Monday, January 31, 2005
Economic Growth Rate in Russia in 2004: 6.9%
Published: 31.01.2005 16:53 FC Information Agency -
Russia's economic growth rate for 2004 was 6.9%, Vice Premier Alexander Zhukov said at the IV session of the Russian economic and financial forum in Switzerland on January 31. According to him, it is one of the highest in the world and a relatively stable one for Russia.
Foreign Investors Positive about Work in Russia
Most foreign investors who attended the consultative council for foreign investment gave a positive assessment of their work on the Russian market, Russian Deputy Prime Minister Alexander Zhukov said summing up the results of the Davos meeting of executives representing international majors working in Russia.
No nationalization in Russia, deputy PM says
World Bank head comments on Russian economy
S&P GIVES RUSSIA INVESTMENT GRADE STATUS
The agency also raised Russia's short-term foreign currency rating from the B to the A-3 level, its long-term national currency rating from BBB- to BBB, and its rating by the national scale from ruAA+ to ruAAA, with the rating forecast remaining stable. The agency points out that Russia is the eleventh state now whose rating was raised by it from speculative to investment grade.
Helena Hessel, the agency's analyst, explained that the decision to revise the rating reflected major improvements in the country's debt level and its stock market liquidity abroad. In her opinion, these improvements are so substantial that they outweigh the serious and growing political risk which continues to be the main restraint on Russia's ratings.
In Helena Hessel's opinion, the fact that the Russian government has become a purely external creditor by the end of 2004 is a major reason for revising the rating in the context of [the country's] lasting political and structural problems. Besides, financial flexibility demonstrated by the government means more than other problems.
Friday, January 28, 2005
Russian Economy Minister Does Not Rule out Revision of Privatization
RUSSIA'S ECONOMIC GROWTH SLOWS DOWN DUE TO MISTRUST BETWEEN BUSINESS AND STATE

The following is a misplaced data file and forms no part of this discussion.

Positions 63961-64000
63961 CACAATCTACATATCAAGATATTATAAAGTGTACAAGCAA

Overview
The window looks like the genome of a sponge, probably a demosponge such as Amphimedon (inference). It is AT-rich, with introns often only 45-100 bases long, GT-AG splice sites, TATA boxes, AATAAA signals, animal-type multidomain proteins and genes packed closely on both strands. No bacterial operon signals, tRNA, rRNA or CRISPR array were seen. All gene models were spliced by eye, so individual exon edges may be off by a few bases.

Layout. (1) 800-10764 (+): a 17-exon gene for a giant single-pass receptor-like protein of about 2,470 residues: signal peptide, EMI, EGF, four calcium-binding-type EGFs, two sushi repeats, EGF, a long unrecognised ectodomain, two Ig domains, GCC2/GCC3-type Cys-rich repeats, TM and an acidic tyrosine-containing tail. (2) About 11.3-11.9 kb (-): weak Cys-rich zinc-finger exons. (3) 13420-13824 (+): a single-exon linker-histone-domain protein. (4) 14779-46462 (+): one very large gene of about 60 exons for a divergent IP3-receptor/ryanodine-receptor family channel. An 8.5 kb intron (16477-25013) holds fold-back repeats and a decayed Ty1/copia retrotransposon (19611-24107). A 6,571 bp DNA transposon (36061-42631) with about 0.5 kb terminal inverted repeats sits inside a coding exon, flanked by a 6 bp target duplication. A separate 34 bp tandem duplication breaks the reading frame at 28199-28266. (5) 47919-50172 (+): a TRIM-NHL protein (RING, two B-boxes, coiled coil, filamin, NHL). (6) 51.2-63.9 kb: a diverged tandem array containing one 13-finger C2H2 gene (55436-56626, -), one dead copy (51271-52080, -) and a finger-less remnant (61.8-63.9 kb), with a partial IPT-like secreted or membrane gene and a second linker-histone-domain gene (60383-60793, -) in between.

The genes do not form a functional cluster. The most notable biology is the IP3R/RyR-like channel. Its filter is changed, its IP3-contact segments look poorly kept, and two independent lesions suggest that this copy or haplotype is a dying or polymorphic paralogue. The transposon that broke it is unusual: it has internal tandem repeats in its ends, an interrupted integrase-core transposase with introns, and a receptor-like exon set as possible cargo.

Thursday, January 27, 2005
NO SHOCKS ARE IN STORE FOR RUSSIAN ECONOMY IN 2005, PUNDITS SAY
One of the panelists, Yevgeni Gavrilenko, said that no severe economic upheavals were likely to befall Russia in 2005, but that the country would have to dramatically improve its investment climate in order to restore the confidence of foreign and domestic investors alike. Economic pundits predict further decrease in Russian exports and faster appreciation of the national currency in 2005. They expect the rate of economic growth to go down one percent year-on-year. GDP and inflation forecasts are somewhat harder for the analysts to make; the pace of GDP growth will depend largely on oil price fluctuations at the world's commodity markets, they say. As for the inflation rate, it is likely to stay somewhere within the 9%-to-15% range this year, says Andrei Belousov, head of Russia's Center of Macroeconomic Studies and Forecasts.
The panelists were divided over the perceived crisis in relations between the country's political leadership and corporate executives. Some argued that the business community's confidence in the government was crucial for economic growth. Others brushed this off as an overstatement, saying that the business-state relationship's actual impact on the economic situation was not all that serious. Belousov, for instance, maintains that only a narrow circle of moguls has been affected by the government's policies while for entrepreneurs of smaller stature, it's business as usual. But there is a conflict between large and medium-sized businesses, as big business has "privatized" many of the country's institutions, including the courts, the analyst said.
According to the panelists, there are lessons to be learned from failures in the first leg of the government's social security reform (this reform basically comes down to the replacement of welfare benefits with cash payments for pensioners, war veterans, and other economically disadvantaged population groups). These failures have highlighted the need for preliminary cost estimations and for coordination of implementation strategies with authorities on the ground.
Yaroslav Kuzmenov, President of Moscow's School of Economics, said he was "terribly pleased we have burned our fingers" while trying to effect the welfare reform. He believes the government must keep that negative experience in mind as it launches education and healthcare reforms. These two sectors remain 50 to 60% underfunded, and transformations here are harder to bring about, noted Kuzmenkov.
Tuesday, January 25, 2005
Wrong moves in CIS
BBC Monitoring Russia has been losing its positions in the post-Soviet area because of incompetent Kremlin spin doctors who tend to choose wrong allies to support. If this trend continues, Russia will find itself in a political predicament and this may affect the pace of its domestic reforms, argues Alla Yazkova, senior research associate at the Institute for International Economic and Political Studies. The following is the text of report headlined "Foreign-policy botch-work. Russia continues to play dangerous games in post-Soviet area" by Russian newspaper Nezavisimaya Gazeta on 18 January; subheadings have been inserted editorially: The new year 2005 promises a series of fresh surprises in the post-Soviet area.